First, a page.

Cesarean section rates of expectantly managed were 22% in comparison to 19% for mothers who underwent elective induction of labor. Why, you might ask? Although the study doesn’t specifically cite any reasons, one possibility is that although the cervix may be more ripe (dilate easier) later in pregnancy, this advantage could be offset by the 1/2 pound to 1 pound of growth per week occurring over the last several weeks of pregnancy. Not to mention, according to birth weight trends over the last 80 years, infants born after 1970 average nearly a full pound larger than those that were born prior to 1970. If the average mom’s pelvis hasn’t enlarged adequately to accommodate this change, then the larger baby size may contribute to a portion of this difference.
Another noticeable difference in the outcomes for the two groups involved the rate of pregnancy-related blood pressure issues. Gestational hypertension and preeclampsia were present in 9% of the mothers who underwent induction, whereas 14% of expectantly managed mothers were affected. Potential concerns for pregnancy-induced hypertension (PIH) are that severe forms may cause kidney or liver dysfunction in moms-to-be as well as issues with anemia or low platelets, and in some cases, even stroke or seizures. For babies, blood supply and growth can be affected, and rarely, PIH can even cause premature separation of the placenta resulting in need for emergent delivery. Fortunately, these severe presentations are rare. Often PIH is diagnosed early, well before it reaches this stage, but that being said, it should still be taken seriously. This type of hypertension is the second-leading cause of maternal mortality after hemorrhage.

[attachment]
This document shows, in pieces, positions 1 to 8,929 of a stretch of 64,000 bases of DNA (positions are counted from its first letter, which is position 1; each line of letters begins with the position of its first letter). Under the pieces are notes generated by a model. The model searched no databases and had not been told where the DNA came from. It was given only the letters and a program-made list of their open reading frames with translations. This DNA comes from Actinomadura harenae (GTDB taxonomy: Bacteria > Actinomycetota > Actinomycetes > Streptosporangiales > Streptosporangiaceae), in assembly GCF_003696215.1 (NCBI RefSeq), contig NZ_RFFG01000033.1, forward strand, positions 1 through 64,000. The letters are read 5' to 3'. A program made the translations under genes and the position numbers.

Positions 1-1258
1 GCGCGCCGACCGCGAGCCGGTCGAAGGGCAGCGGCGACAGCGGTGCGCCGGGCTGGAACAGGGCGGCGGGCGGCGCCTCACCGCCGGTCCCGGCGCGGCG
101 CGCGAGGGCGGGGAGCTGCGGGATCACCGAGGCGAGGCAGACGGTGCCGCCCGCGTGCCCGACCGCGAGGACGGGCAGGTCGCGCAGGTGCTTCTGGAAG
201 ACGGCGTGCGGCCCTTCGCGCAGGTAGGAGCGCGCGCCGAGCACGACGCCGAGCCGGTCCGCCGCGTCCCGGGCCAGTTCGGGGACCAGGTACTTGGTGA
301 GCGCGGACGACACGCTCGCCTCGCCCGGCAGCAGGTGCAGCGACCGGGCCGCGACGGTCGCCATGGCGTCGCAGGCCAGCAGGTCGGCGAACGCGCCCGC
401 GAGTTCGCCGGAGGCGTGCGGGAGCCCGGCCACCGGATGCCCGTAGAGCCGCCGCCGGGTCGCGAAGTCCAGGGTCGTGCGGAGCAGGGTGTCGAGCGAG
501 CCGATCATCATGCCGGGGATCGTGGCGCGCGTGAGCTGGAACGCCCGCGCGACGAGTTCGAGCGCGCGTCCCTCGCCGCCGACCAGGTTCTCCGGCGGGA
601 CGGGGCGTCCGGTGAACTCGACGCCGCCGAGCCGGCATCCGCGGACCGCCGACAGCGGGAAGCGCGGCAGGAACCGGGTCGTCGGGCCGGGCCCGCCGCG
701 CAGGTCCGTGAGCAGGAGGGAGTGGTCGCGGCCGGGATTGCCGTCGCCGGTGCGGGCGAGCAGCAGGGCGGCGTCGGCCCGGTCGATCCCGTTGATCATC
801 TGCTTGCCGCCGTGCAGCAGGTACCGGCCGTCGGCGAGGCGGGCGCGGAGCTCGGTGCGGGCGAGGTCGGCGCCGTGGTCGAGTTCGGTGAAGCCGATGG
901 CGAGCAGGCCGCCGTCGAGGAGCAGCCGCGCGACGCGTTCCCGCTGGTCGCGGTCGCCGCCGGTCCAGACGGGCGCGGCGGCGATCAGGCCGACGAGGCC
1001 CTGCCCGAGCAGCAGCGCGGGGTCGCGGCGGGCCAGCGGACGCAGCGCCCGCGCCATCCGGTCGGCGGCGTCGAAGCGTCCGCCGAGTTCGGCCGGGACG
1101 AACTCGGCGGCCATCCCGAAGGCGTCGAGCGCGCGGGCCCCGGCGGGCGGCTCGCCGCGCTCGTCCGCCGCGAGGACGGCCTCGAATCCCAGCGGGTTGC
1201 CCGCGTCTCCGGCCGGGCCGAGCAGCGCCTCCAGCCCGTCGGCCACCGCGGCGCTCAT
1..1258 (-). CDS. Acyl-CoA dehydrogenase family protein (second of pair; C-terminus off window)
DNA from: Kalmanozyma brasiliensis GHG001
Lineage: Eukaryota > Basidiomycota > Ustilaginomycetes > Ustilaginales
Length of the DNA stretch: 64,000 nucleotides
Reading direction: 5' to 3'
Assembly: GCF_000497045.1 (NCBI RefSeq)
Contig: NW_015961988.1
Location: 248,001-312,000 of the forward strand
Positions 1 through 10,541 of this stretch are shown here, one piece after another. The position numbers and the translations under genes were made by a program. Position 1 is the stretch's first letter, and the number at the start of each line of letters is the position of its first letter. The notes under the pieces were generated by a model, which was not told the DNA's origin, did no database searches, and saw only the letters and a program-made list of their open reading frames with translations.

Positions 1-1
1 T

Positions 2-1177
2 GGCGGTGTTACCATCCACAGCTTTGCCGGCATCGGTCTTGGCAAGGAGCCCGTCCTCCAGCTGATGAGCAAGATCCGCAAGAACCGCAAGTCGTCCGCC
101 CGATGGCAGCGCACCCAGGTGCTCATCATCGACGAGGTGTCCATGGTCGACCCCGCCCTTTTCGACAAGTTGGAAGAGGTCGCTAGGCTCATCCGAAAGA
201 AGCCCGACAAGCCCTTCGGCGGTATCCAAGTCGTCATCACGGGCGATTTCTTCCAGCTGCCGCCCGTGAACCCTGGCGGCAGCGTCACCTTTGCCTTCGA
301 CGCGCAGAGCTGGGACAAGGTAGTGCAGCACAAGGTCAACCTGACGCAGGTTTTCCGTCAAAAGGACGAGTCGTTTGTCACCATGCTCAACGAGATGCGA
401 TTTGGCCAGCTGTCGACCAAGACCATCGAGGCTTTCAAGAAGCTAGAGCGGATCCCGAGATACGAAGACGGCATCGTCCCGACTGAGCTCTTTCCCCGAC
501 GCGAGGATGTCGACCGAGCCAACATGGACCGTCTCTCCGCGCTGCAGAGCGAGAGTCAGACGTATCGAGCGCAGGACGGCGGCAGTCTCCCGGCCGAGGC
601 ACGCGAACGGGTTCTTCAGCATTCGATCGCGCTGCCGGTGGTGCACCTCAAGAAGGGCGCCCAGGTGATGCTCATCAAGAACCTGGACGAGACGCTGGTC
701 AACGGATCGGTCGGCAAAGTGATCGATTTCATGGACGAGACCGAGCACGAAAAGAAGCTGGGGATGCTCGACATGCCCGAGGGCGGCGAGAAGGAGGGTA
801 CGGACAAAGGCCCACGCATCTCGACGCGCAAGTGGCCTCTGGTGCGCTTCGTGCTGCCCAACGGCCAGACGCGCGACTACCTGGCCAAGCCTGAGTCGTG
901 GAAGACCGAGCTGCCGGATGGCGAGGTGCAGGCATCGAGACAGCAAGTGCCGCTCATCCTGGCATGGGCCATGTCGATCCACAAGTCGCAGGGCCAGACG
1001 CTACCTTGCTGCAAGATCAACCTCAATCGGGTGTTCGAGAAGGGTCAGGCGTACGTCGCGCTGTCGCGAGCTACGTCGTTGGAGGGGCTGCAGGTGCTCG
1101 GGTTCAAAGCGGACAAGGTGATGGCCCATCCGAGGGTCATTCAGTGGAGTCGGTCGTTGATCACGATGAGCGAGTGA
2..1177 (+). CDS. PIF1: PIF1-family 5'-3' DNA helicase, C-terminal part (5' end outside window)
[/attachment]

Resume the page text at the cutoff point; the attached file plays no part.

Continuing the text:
Lastly, babies born to mothers who underwent elective inductions at 39 weeks were slightly less likely to suffer from respiratory distress at 3% vs 4% for the expectantly managed group. Does that mean every first time mother should undergo elective induction at 39 weeks? Probably not. We have to remember that although this study appears to be rather well done with a large population, it is just one study, and for now, we are still waiting for the official recommendations from the Society of Maternal-Fetal Medicine (the high-risk pregnancy gurus). Still, it does appear that we may begin to see some advantages to elective induction. For now, the decision of how and when or even if should you undergo induction of labor should be made after discussion with your provider regarding the specifics of your medical history. Whether you proceed with induction or elect to wait, we hope your pregnancy leads to a happy, healthy mom and baby :)